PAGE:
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IN RE: John O. IWEANOGE (2007)

District of Columbia Court of Appeals.

IN RE: John O. IWEANOGE, Respondent. A Member of the Bar of the District of Columbia Court of Appeals (Bar Registration No. 439913).

Nos. 05-BG-1217, 06-BG-1079.

Decided: May 24, 2007

Before REID and BLACKBURNE-RIGSBY, Associate Judges, and KING, Senior Judge.

Respondent, John O. Iweanoge, a member of the bar of this court, the State of Maryland and the Commonwealth of Virginia, was initially publicly reprimanded by the Circuit Court for Arlington County, Virginia.   The Virginia court found that respondent engaged in a pattern of conduct whereby he authorized a non-lawyer employee to sign pleadings and endorse orders in violation of Rules 1:4 and 1:5 of the Rules of the Supreme Court of Virginia.1  The public reprimand included additional terms and imposition of a 60-day suspension should respondent fail to comply with the terms.   Respondent filed an appeal in Virginia and notified this court of the pending appeal and suggested that consideration of any reciprocal discipline be delayed until resolution of his Virginia Appeal.

Upon notice from Bar Counsel, we referred the matter to the Board on Professional Responsibility (“Board”) to recommend whether identical, greater or lesser discipline should be imposed as reciprocal discipline.   Bar Counsel subsequently notified the Board that respondent failed to perfect his Virginia appeal and as a result the Board issued a report and recommendation that respondent receive functionally equivalent discipline of public censure.   Respondent opposed that finding initially, appeal No. 05-BG-1217, claiming that public censure was not functionally equivalent, but a more severe sanction.

While that appeal was proceeding, appellant was publicly censured by the State of Maryland.   The Maryland Court found that respondent violated Maryland Rules of Professional Conduct 1.1;  1.3;  and, 1.4 stemming from representation of three clients.   Respondent failed to self-report the sanction, and Bar Counsel filed a copy of the Maryland disciplinary order with this court.   We once again referred the matter to the Board and the Board issued a report and recommendation that respondent receive the functionally equivalent discipline of public censure, thus generating appeal No. 06-BG-1079.   Respondent filed a motion to consolidate these two matters and to withdraw the exception filed in No. 05-BG-1217.   This court granted the motion, consolidated the appeals, and noting that respondent withdrew his exception, removed appeal No. 05-BG-1217 from the regular calendar.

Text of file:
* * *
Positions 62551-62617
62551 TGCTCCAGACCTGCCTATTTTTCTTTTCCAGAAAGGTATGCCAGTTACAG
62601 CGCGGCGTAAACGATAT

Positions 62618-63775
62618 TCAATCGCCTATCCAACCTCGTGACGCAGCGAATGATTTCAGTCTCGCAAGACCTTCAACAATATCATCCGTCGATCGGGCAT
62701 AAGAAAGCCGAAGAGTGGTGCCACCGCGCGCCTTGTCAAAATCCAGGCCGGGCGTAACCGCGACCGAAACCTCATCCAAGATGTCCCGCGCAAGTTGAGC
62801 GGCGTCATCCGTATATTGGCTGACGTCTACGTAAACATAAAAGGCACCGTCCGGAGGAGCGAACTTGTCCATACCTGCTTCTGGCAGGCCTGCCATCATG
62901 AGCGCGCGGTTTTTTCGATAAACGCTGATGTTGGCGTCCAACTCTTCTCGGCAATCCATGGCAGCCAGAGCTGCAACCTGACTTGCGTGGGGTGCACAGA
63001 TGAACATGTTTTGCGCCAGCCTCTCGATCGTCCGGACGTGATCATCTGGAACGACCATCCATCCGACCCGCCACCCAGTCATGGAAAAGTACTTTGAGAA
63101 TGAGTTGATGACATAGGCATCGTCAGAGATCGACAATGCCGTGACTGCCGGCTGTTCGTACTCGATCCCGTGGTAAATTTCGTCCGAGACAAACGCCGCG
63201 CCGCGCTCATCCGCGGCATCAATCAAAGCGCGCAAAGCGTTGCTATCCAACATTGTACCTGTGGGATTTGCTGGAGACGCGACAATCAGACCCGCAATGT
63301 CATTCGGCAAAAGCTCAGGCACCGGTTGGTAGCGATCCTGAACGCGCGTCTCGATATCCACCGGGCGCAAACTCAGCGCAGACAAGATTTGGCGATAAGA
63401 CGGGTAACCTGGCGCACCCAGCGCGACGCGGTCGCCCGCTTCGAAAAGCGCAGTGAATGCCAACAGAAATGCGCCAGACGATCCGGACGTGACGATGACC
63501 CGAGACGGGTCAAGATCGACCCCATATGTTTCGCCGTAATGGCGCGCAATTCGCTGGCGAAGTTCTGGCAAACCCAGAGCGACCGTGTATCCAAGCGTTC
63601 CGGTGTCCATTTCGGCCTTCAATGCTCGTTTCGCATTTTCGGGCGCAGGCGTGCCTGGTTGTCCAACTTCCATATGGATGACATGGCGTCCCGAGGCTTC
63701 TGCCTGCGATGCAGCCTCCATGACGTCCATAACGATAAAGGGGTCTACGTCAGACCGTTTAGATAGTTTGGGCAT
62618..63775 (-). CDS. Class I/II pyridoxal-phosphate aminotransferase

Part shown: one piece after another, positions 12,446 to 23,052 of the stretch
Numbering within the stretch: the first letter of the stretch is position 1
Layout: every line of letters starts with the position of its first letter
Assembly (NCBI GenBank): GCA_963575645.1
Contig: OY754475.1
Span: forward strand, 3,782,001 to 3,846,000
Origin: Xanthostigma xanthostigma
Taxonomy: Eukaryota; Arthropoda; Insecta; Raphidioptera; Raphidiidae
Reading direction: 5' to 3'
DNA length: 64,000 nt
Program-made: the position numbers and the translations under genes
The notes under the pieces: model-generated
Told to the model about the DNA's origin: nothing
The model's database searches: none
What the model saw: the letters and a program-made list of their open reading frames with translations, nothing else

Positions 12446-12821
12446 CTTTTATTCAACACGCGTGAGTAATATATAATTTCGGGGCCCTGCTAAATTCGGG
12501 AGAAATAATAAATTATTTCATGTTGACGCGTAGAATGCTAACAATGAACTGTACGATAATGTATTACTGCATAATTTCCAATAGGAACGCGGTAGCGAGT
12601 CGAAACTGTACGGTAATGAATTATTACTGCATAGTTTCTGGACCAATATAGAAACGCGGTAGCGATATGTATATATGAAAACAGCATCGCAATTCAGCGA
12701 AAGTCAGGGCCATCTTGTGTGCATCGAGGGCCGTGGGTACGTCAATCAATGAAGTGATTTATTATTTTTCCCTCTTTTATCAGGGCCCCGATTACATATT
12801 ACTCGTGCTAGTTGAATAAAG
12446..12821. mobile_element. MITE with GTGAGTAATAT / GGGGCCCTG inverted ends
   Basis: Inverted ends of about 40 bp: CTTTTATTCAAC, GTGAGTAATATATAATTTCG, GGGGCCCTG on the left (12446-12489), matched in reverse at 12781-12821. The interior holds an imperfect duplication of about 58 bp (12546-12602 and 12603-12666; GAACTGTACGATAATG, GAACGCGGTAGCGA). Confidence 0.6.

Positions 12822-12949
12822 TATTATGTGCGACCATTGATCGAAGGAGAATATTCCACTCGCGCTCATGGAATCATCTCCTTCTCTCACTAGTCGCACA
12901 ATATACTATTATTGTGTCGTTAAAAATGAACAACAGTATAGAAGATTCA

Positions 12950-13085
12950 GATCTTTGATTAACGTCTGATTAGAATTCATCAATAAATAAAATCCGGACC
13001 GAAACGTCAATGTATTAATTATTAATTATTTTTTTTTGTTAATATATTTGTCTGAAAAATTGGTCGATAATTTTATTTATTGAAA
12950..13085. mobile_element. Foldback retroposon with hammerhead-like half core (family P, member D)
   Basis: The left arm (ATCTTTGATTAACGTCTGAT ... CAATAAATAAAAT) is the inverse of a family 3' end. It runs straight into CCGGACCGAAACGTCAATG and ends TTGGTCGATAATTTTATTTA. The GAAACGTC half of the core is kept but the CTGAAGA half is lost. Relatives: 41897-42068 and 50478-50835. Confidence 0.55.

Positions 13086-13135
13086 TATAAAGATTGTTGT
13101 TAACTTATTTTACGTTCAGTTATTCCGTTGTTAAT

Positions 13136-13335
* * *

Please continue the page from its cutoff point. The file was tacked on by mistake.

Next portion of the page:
In both cases, the Board concluded that respondent's conduct in Virginia and Maryland warranted reciprocal discipline in this jurisdiction, and recommended a public censure, a sanction functionally equivalent to the public reprimand.   See In re Zentz, 891 A.2d 277, 278 (D.C.2006);  In re Bell, 716 A.2d 205, 206 (D.C.1998).   Our deference to the Board's recommendation is heightened because neither Bar Counsel nor respondent opposed it.   See D.C. Bar R. XI, § 11(f)(1);  In re Delaney, 697 A.2d 1212, 1214 (D.C.1997).   We find substantial support in the record for the Board's findings, and accordingly, we accept them.   See D.C. Bar R. XI, § 11(f)(1).2  We also agree that a public censure is a reasonable sanction in this case and is not inconsistent with discipline imposed in similar cases.   See, e.g., In re Teitelbaum, 686 A.2d 1037 (D.C.1996).   Accordingly, it is

ORDERED that John O. Iweanoge, Esquire be, and hereby is, publicly censured.

So ordered.


1.   Additionally, respondent was found to have violated Rules 1.1;  3.4(d);  5.3(a),(b),(c)(1);  5.5(a)(2);  and 8.4(a) of the Virginia Rules.

2.   Since respondent withdrew his exception in appeal No. 05-BG-1217, we need not reach the issue whether a public reprimand was a lesser sanction because it was not issued by the “highest disciplinary body in Virginia.”


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IN RE: John O. IWEANOGE (2007)

Docket No: Nos. 05-BG-1217, 06-BG-1079.

Decided: May 24, 2007

Court: District of Columbia Court of Appeals.

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